CEO Blog: Introducing the Undercover Boss (not really) Series – My quest to get more in-touch this summer | Winnipeg Humane Society
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Have you ever been diagnosed with Ivory Tower Syndrome?

Well, I have. This particular syndrome affects Managers working in an administrative position, removed from day-to-day operations and not dealing with the public every day.

The effects include not understanding many of the jobs people do in your workplace, being invisible to staff, and general isolation from reality. It also includes sitting in two-hour meetings in your own office for most of the day, rarely venturing out to the rest of the building. It is a very serious condition!

So how did I find out I had caught this nasty bug?

Every April, I send an anonymous survey to staff to find out what they think of my performance. I call this the “How am I doing?” survey. And this year, they let me know loud and clear that I was disconnected from the front lines. While the WHS staff really appreciated my role as the liaison between our shelter and government officials, the animal welfare community, and all the different stakeholders; they also felt I was out-of-touch with reality.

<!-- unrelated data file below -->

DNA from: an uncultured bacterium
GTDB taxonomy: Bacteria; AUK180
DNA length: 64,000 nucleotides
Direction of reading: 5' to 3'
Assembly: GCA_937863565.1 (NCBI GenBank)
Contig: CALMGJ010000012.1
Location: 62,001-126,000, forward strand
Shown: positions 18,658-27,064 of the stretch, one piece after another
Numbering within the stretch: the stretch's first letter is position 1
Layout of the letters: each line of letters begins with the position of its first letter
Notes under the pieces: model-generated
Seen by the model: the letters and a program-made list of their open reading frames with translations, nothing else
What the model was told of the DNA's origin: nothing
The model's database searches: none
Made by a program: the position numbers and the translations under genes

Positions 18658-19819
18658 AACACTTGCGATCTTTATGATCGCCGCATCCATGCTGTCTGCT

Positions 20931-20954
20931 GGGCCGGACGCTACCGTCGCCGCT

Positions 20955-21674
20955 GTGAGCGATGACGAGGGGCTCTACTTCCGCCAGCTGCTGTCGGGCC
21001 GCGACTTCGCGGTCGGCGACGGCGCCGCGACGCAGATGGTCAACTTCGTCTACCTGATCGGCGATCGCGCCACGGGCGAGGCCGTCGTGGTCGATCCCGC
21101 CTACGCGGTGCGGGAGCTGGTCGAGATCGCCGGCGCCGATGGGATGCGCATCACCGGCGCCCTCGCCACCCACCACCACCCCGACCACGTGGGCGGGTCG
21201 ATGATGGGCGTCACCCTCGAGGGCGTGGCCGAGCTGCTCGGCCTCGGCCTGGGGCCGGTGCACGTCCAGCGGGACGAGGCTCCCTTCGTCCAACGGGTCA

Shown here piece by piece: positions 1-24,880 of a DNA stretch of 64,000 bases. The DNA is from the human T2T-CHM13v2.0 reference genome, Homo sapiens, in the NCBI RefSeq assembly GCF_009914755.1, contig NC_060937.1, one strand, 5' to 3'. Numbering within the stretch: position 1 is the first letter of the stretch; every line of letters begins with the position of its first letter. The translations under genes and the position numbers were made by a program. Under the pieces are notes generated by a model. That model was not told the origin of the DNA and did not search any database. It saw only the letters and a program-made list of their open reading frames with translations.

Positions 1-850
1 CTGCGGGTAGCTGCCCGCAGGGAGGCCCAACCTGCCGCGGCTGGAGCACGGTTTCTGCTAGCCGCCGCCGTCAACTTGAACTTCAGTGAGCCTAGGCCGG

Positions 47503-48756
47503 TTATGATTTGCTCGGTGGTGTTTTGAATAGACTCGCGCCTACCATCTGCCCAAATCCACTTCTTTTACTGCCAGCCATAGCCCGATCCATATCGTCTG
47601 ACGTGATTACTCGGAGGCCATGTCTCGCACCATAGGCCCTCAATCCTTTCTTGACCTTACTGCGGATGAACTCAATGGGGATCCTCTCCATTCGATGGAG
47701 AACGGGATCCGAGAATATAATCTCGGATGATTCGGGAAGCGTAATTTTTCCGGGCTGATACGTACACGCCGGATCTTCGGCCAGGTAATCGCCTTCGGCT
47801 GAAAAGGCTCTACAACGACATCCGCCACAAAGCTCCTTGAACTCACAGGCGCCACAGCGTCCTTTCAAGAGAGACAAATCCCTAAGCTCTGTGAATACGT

This comment someone wrote in the survey sums it up: “Come and do our jobs, see the challenges we face and how we actually do the work”.

Now when you ask a question (as I did in looking for feedback) and you get the honest answer (even when it’s uncomfortable), you need to be prepared to accept that feedback and prove you really want to listen. So, I made a promise to the WHS team: the CEO will endeavour to do as many front-line jobs as possible before the end of this summer.

Over the next few weeks, you will read about my experiences in the Intake and Foster Departments, Investigations and Emergency Response area, the WHS Clinic, our Behaviour and Community Outreach team, the Adoption and Retail Departments and the Animal Care team. No spreadsheets, no email, no putting together briefing notes or memos. I will literally roll up my sleeves and learn what it takes to do front-line work at the Winnipeg Humane Society.

I am ready to start treatment and walk a mile in the shoes of our team on the front lines. Follow along over the summer as I share my experiences.

In service,
Javier Schwersensky
Winnipeg Humane Society